A survey conducted by the Dallas Federal Reserve found that the oil and gas outlook for the region has improved “dramatically” since the third quarter.
The Fed found that the business activity index for the Eleventh District rose to 40.1 as of the end of December from a 26.7 reading in the third quarter.
The Fed also found that several indicators, including employment and production indicators, expanded on a quarterly basis for the first time in 2016.
“Outlooks also improved, despite some skepticism about recent oil producer agreements,” the Dallas Fed said.
The Fed found that oil and gas production stopped declining in the fourth quarter after tumbling throughout 2016.
The Fed’s oil production index surged nearly 20 points to 9.0 while the natural gas production index rose to 3.1, up from -20.6 in the third quarter.
The equipment utilization index for oilfield services firms posted another quarter of gains after rising to a 35.9 reading.
The index of prices received for services climbed from -23.4 to 6.8, marking that index’s first positive reading for 2016.
The Fed found that measures of oil and gas labor market conditions turned positive for the first time in 2016.
However, a majority of respondents to the Fed’s survey said that their headcounts remained unchanged as of the end of the fourth quarter.
The Fed’s employment index came in at a 3.4 reading, with 18 percent of firms reporting net hiring and 15 percent reporting net layoffs.
Three-quarters of respondents to the Fed’s survey said they have not changed their expectations about employment levels.
Indexes of wages and benefits also turned positive and rose to a 10.3 reading during the fourth quarter.
The Fed found that measures of nonlabor expenses “suggested some price pressure.”
Executives at oilfield services firms told the Fed that they had seen higher input costs during the fourth quarter, with the relevant index rising to 13.1 from -3.6 in the third quarter.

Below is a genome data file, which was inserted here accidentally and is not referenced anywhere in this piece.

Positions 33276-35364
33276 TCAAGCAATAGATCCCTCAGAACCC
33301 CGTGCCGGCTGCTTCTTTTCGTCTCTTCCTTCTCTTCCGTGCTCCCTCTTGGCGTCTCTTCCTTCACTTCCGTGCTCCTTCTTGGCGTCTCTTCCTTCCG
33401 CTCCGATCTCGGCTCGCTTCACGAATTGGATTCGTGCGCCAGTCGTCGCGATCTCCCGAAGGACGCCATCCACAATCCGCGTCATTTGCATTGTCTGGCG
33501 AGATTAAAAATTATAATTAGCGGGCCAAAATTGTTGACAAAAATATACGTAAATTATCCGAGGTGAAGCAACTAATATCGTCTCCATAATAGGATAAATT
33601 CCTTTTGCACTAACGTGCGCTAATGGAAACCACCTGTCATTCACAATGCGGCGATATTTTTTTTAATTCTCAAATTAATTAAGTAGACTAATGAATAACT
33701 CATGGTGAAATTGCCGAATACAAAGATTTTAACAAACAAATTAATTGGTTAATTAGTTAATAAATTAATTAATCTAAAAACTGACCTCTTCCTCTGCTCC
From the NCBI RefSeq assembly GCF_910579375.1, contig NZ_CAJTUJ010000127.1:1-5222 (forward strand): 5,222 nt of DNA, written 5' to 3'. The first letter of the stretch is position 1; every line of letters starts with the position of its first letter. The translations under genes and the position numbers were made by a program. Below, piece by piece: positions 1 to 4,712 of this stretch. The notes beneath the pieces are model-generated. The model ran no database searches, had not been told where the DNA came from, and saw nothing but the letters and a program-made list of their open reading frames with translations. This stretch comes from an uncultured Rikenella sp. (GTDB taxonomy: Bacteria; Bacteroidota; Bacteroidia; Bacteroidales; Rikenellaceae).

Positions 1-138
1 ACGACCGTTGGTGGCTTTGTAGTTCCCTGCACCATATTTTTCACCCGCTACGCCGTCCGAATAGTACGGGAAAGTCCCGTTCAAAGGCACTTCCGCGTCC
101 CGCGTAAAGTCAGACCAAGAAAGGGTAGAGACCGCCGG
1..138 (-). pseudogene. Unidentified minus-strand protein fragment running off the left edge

The Fed found that six-month outlooks “improved markedly” with the agency’s company outlook index rocketing up by 38 points to a 57.1 reading.
Capital expenditures rose at a faster quarter-over-quarter pace in the fourth quarter along with E&P firm’s expectations of 2017 capital spending.
The Fed found that survey respondents were more bullish than last quarter about oil prices one-year ahead, but were mixed on natural gas prices.
The Fed found that 71 percent of respondents expect higher oil prices a year from now and 50 percent expect higher gas prices.
Of the 142 respondents, 32 respondents said they have revised their drilling activity outlook up while 65 respondents said their outlook was unchanged.
Fifty-eight respondents said they have revised their oil price outlook upwards while 42 respondents said their price outlook remains unchanged.
While anticipated production cuts from OPEC and non-OPEC producers are boosting crude prices, respondents to the Fed’s survey expressed skepticism about the production plans.
Of the 142 oil and gas firms that responding to the survey, 58 percent of respondents said they do not believe that OPEC will be able to enforce its production cut target.
The majority of respondents now believe that the oil market will re-balance during the third quarter of 2017.